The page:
[co-author: Antony Vitanov]
Special Purpose Acquisition Companies, commonly known as ‘SPACs’ or ‘blank check companies’, have recently seen a huge uplift in investor appetite with little sign of this trend abating any time soon. Understandably, SPACs are gathering increased interest from regulators around the world as the current hotbed for the SPAC market, the U.S., continues to make headlines with record levels of capital raised. In contrast, the UK market has not seen anywhere near the same level of SPAC activity. However, with a recent push to update the UK Listing Rules, that may soon change. Following swiftly on from the Lord Hill Review’s recommendations (you can read our summary of the key recommendations here), the UK Financial Conduct Authority (the FCA) issued a statement last week indicating that it will be opening a consultation to consider the structural features and enhanced disclosure required to provide appropriate investor protection in SPACs. The consultation is set to consider the necessary changes to the UK Listing Rules to create an attractive market environment for these vehicles and their investors, including a change to the minimum capitalization and redemption options for investors. With the incorporation of these protections, the FCA has indicated that the existing presumption of suspension of the listing for such companies at the point of an announcement of an acquisition or merger target, which is considered to be one of the main barriers to SPACs listing in London, would no longer be required.
In this OnPoint, we cover current SPAC-market trends, the key reasons behind the UK being less attractive as a market for SPAC listings and how the proposed listing rule changes might make the listing environment more suited to SPAC listings and transactions.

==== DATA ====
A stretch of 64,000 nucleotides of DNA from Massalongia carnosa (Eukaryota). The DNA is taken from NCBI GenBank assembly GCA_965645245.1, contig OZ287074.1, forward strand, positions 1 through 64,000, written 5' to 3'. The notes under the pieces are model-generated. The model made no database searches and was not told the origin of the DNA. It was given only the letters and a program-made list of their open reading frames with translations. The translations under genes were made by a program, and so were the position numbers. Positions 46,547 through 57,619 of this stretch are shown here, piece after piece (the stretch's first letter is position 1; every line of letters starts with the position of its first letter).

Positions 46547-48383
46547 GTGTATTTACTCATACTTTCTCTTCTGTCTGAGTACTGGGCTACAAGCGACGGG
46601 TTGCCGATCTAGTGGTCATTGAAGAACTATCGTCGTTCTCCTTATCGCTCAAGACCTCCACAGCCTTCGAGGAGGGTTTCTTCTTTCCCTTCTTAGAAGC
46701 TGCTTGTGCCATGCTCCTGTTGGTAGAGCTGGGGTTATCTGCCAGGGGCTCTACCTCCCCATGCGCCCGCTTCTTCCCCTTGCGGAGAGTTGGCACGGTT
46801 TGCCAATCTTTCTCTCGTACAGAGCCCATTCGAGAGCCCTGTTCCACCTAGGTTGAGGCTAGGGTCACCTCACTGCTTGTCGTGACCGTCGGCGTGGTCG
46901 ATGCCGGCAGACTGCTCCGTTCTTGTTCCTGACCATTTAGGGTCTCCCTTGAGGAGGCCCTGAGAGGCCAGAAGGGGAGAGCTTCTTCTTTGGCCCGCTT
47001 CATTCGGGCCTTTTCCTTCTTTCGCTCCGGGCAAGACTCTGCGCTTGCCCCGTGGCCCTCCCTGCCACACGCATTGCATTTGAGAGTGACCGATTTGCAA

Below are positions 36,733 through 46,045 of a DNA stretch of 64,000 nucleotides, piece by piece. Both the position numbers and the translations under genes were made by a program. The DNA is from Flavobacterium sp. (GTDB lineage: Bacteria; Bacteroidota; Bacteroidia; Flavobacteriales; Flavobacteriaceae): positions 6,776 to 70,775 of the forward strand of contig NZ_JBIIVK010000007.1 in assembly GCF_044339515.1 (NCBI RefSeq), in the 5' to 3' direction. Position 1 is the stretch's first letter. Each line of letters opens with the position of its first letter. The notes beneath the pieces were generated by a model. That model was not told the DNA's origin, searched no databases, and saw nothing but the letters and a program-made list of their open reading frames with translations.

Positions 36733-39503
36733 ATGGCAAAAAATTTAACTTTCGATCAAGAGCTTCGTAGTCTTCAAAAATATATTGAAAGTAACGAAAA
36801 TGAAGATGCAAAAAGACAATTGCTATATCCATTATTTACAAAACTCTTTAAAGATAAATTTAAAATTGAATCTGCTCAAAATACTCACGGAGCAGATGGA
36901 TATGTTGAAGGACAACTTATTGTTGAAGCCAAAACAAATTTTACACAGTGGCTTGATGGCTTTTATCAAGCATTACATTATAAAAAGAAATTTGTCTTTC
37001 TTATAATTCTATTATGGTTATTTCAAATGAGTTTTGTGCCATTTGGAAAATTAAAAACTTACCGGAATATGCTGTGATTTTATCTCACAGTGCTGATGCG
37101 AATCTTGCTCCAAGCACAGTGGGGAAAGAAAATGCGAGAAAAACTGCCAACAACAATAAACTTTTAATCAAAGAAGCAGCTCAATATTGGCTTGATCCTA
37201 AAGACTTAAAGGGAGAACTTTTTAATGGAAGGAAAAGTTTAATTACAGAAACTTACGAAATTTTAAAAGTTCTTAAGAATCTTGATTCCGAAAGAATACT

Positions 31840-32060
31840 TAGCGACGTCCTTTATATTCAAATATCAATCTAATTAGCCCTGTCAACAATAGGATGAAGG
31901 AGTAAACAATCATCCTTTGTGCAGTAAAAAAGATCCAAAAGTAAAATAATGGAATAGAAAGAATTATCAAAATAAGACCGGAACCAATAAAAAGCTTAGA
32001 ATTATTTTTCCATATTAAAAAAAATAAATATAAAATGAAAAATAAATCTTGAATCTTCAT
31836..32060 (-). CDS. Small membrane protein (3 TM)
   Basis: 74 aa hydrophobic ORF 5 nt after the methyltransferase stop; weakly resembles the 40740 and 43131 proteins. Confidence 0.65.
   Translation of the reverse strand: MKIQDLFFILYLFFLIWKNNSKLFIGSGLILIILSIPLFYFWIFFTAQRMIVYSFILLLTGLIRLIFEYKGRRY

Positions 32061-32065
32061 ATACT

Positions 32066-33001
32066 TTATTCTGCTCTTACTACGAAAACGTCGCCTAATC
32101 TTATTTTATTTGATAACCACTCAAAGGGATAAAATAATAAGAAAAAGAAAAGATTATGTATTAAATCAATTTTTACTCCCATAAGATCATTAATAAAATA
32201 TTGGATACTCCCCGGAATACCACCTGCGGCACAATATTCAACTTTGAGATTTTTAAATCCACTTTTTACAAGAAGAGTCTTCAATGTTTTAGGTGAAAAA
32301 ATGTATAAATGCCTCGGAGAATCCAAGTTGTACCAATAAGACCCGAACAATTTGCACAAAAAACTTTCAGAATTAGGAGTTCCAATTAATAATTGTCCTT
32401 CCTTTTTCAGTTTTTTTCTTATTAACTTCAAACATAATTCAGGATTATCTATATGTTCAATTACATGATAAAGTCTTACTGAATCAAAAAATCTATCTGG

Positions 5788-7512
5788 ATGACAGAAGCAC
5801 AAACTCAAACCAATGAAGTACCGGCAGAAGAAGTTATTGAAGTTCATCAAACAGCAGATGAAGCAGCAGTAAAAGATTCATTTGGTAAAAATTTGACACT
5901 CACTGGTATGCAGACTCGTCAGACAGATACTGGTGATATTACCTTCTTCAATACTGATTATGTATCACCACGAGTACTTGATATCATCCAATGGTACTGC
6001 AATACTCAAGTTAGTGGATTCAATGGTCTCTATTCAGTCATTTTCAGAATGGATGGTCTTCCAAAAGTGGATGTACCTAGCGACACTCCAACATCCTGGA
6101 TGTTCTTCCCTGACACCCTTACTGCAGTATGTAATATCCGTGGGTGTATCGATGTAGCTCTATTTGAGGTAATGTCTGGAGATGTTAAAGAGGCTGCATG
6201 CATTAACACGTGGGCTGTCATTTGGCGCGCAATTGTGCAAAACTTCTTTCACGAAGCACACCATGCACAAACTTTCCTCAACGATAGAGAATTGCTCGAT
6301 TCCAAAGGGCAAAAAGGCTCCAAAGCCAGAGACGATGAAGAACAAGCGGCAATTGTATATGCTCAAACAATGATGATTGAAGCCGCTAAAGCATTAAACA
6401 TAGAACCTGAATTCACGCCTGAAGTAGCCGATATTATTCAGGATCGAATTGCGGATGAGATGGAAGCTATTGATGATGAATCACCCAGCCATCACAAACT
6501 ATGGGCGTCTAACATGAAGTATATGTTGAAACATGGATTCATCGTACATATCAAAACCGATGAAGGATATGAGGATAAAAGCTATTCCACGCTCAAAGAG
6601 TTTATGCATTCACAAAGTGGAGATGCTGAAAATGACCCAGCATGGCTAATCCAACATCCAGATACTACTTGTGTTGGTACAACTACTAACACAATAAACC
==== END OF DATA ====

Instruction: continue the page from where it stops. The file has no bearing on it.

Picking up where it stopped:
What are SPACs and what does the market for these vehicles currently look like?
As a reminder, a SPAC is a company organized by a sponsor with operating and/or investing experience, which raises capital via an IPO and by listing on a stock exchange. After the SPAC is listed, the funds raised are held in an escrow account and are used to acquire or merge with an appropriate target operating company within a specified time period, usually between 18-24 months.
According to data from Refinitiv, as of March 29, 2021 there have been 10 SPAC listings in Europe in 2020 and 2021, raising in aggregate approximately US$1.3 billion. In comparison, there have been 522 listings in the U.S. with over US$300 billion of capital raised during the same period. With the funds raised by SPACs in Q1 2021 already surpassing the capital raised in the whole of 2020, markets and regulators across the world have been rushing to make changes to their respective listing rules in the hope of attracting SPAC listings. Prominent examples include: London, which is weighing up changes to its listing rules; at the end of March 2021, Singapore opened a consultation to amend its listing rules to allow SPACs to be listed on its Mainboard; and Nasdaq amended its Stockholm Nordic Main Market Rulebook as of February 1, 2021 in order to attract SPAC listings.
Why is the UK market currently less attractive for SPACs and their investors?